Siphon Not Working

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escalante88

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Hey guys,

Successfully (fingers crossed) brewed and bottled my first batch last night - a brown ale kit from TrueBrew. Everything went well except that the siphon refused to work with the two gallons remaining in the fermentation bucket. My friend and I put water in the siphon to create the pressure gradient, but it simply would not work as it had with the first 3 gallons. Any suggestions as to why this happened and how to correct it?

Also, we tasted the fermented beer to see if it tasted ok, but I wasn't really sure what I was looking for. It was weak, flat, and tasted like it could probably someday be beer, and certainly wasn't oxidized or contaminated, but I wasn't sure what the flavor profile should be before priming and bottling it. It is hopefully going to be brown ale in about a month!

Thanks for any advice - definitely a neophyte here...
 

Yooper

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What kind of siphon were you trying to use? A racking cane and tubing, or an autosiphon, etc? Was the tubing clogged? How much lower was the receiving vessel from the original vessel? And, last question!, how did the siphon stop?
 
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escalante88

escalante88

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Thanks for the quick reply!

I should have addressed these details before - the siphon is a racking cane with tubing. The bottom of the bottling bucket was approximately 2.5 - 3 feet below the bottom of the fermentation bucket. It wasn't clogged, and there were no visible kinks or air bubbles. The following happened: I accidentally lifted the tip of the siphon out of the beer in the fermentation bucket, which abruptly halted the flow. My buddy and I refilled the tube with water to restart the process, put the bottling bucket end of the siphon in the bottling bucket with a thumb on the end, and then I inserted the sucking end of the siphon into the fermentation bucket and he released his thumb. Nothing happened. We tried this 3 times with no results. I hope this makes sense...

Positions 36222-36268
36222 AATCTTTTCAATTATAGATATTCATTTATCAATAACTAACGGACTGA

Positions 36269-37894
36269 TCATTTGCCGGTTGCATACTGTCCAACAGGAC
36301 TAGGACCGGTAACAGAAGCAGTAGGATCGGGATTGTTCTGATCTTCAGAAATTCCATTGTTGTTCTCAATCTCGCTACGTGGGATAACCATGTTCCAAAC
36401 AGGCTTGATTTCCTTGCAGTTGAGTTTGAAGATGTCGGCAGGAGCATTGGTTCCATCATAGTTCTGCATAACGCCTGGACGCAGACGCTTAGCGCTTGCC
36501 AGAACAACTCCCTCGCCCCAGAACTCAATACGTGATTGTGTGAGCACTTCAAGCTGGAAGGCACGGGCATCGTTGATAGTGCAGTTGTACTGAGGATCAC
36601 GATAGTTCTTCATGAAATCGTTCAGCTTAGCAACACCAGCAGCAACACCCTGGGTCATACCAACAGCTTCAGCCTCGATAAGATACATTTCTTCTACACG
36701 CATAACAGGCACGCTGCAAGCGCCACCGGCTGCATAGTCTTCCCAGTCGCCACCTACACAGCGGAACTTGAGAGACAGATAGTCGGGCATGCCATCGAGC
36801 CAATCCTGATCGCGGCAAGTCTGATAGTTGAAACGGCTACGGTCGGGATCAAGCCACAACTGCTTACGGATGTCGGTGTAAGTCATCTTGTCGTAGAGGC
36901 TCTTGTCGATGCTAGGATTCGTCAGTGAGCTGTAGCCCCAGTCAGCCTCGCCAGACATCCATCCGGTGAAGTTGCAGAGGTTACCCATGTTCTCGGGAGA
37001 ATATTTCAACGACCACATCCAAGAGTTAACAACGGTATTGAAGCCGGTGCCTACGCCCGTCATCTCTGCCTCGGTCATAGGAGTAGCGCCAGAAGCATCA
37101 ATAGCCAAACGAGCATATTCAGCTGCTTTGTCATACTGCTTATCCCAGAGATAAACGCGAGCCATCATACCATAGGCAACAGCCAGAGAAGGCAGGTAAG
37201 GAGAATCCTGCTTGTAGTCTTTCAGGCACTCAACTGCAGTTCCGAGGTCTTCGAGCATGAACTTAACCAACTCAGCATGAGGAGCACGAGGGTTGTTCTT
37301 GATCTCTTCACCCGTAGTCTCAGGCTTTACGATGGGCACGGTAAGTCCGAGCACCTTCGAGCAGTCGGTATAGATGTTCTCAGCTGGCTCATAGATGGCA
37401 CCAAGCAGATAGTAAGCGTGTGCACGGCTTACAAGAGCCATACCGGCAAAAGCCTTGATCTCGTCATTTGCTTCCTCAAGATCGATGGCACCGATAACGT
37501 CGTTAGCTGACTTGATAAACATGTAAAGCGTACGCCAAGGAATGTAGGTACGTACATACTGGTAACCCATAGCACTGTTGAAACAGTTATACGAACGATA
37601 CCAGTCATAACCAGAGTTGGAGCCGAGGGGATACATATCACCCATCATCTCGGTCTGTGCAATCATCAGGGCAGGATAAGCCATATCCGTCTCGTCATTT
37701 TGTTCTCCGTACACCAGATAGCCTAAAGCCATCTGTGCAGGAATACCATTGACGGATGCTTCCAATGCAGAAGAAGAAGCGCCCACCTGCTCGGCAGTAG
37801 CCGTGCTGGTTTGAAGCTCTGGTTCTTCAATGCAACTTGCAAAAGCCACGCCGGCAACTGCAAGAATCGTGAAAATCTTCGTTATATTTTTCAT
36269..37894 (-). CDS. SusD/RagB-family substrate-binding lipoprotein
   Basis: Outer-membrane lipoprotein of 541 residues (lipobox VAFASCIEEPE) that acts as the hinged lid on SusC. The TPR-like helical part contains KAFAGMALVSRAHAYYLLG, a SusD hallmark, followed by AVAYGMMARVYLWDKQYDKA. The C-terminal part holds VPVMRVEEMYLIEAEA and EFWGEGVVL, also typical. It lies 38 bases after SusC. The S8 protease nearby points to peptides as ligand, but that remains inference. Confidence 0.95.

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Next time (and I hope there isn't a next time!) try filling the racking cane and tubing with water again, and then having a pitcher next to the receiving vessel. Take your thumb off the lowest tubing, and let the water flow until you have been flowing. Pinch the tubing near the bottom, and then place it in the correct vessel. Also, consider a bigger gravity differential between the two vessels. Maybe one on the counter, and one on the flow. That's more than 2-3 feet, I believe.

Last suggestion- buy an autosiphon! I was a winemaker first, so I was proficient at siphoning and didn't buy an autosiphon until a couple of years ago. I tell you- it was the best $10 brewing investment I ever made!
 

ChshreCat

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Since you siphoned a bit out already, the high difference might not be enough to get it started now. Stick a couple copies of the yellow pages under your fermenter to get it higher.

+1 also on the autosiphon. Makes it SO much easier. You just stick it in, pump a few times and it gushes. (giggity)
 
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escalante88

escalante88

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Ok cool. So gravity + autosiphon = no more problems. Thanks guys! I am going to begin with an India Pale Ale in a couple of days and will buy an autosiphon Monday. I appreciate your help!
 

arturo7

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e-88, siphoning is ridiculously easy once you get the hang of it. Just practice a little with some water.
 
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